Catlin (surgery)

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A catlin, c. 1850.

A catlin or catling is a long, double-bladed surgical knife. It was commonly used from the 17th to the mid 19th century, particularly for amputations; thereafter its use declined in favor of mechanically-driven (and later, electrically-driven) oscillating saws.

Surgeon William Clowes (1544–1604) wrote about the instrument in a medical treatise written in 1596, that amputation required the use of "a very good catlin, and an incision knife," [1] Later, surgeon John Woodall referred to a "catlinge" in a work in 1639. By 1693, when British navy surgeon John Moyle described proper amputation techniques, he wrote that "with your Catling, divide the Flesh and Vessels about and between the bones, and with the back of your Catling, remove the Periosteum that it may not hinder the saw, nor cause greater Torment in the Operation,".[1]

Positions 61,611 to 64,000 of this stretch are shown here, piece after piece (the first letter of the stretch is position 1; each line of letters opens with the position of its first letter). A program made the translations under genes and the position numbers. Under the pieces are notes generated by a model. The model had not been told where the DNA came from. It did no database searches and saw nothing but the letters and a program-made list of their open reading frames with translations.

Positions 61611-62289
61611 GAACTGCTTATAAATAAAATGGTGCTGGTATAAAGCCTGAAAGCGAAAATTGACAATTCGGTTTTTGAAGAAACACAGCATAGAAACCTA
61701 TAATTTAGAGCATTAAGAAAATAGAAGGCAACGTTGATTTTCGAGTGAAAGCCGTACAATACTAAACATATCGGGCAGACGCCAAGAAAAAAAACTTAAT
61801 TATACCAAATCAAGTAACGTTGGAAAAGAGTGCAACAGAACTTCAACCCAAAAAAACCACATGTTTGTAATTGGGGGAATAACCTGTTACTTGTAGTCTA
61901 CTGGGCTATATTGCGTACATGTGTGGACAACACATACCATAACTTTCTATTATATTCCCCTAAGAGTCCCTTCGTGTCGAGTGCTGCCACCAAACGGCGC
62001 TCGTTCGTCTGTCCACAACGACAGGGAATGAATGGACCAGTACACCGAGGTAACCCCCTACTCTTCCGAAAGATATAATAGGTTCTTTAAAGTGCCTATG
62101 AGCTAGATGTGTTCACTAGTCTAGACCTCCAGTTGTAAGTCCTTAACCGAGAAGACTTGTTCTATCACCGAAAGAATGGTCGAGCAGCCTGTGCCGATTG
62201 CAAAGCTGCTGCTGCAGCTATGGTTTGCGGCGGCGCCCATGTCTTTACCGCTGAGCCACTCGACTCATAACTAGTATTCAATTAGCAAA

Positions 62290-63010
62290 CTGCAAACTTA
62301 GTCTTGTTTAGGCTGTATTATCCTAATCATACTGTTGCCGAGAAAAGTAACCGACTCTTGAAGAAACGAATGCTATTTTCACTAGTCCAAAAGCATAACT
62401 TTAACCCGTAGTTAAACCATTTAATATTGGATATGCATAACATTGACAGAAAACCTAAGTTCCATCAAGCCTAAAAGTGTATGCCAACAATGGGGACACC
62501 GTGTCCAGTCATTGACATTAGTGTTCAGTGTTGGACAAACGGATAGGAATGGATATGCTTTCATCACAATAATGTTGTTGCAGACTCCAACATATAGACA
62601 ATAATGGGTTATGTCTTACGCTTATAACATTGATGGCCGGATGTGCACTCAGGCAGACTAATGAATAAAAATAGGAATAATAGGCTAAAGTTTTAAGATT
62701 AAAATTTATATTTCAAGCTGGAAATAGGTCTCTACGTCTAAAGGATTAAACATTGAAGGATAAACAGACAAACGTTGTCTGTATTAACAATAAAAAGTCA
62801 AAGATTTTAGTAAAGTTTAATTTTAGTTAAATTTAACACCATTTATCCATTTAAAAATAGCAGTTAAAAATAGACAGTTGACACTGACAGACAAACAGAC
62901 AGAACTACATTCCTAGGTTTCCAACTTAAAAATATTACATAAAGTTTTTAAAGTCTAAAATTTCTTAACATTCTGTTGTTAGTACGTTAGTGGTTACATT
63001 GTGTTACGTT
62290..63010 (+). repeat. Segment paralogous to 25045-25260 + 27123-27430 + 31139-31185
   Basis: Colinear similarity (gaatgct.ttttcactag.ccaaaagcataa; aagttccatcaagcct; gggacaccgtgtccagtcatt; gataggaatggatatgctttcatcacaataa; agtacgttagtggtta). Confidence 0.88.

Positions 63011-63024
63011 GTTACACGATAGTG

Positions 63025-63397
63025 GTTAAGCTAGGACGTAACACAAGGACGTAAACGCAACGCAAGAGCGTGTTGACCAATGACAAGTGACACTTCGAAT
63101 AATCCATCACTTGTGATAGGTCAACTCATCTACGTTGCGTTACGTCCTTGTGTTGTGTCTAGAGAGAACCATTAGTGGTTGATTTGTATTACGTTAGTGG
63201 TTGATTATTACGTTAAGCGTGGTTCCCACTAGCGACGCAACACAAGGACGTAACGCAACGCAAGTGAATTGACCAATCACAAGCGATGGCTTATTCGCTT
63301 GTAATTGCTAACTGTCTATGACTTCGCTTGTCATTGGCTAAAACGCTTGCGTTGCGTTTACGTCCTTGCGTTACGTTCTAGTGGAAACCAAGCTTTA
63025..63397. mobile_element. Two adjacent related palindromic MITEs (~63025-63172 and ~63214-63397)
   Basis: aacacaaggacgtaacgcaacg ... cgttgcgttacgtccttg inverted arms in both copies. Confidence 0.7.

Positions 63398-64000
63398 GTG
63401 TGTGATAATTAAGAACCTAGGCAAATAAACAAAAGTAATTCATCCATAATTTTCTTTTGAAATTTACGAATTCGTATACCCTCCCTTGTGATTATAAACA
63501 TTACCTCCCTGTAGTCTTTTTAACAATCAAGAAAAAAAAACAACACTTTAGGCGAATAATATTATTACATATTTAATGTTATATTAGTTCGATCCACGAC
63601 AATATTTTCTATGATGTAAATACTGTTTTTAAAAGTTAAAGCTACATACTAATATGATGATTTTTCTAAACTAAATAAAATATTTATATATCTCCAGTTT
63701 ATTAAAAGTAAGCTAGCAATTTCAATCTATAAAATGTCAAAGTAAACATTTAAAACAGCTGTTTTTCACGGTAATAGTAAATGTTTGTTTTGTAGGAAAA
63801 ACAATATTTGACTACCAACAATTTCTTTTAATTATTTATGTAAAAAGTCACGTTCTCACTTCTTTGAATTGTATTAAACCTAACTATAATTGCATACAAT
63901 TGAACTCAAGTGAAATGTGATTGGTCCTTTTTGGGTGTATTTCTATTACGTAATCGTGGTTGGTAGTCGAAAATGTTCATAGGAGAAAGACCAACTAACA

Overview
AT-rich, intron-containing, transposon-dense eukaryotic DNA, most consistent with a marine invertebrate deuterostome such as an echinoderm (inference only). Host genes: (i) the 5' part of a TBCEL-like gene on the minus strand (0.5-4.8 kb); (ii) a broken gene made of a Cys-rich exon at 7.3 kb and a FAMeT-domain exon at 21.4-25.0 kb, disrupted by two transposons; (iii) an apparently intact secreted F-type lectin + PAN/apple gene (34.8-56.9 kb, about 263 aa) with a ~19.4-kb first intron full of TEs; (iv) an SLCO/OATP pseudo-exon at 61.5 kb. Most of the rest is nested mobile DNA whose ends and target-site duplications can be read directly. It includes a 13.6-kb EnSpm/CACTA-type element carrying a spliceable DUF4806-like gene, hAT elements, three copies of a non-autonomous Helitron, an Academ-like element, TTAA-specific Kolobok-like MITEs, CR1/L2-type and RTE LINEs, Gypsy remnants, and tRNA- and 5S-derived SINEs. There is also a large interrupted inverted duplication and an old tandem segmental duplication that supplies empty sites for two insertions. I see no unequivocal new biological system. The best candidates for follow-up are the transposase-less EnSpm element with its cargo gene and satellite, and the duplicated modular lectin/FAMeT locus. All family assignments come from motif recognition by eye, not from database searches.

The term was thereafter understood to refer to an interosseous knife.[1]

See also[edit]

References[edit]

  1. ^ a b c John Kirkup, The Evolution of Surgical Instruments: An Illustrated History from Ancient Times to the Twentieth Century (Norman Publishing, 2006), 381–382.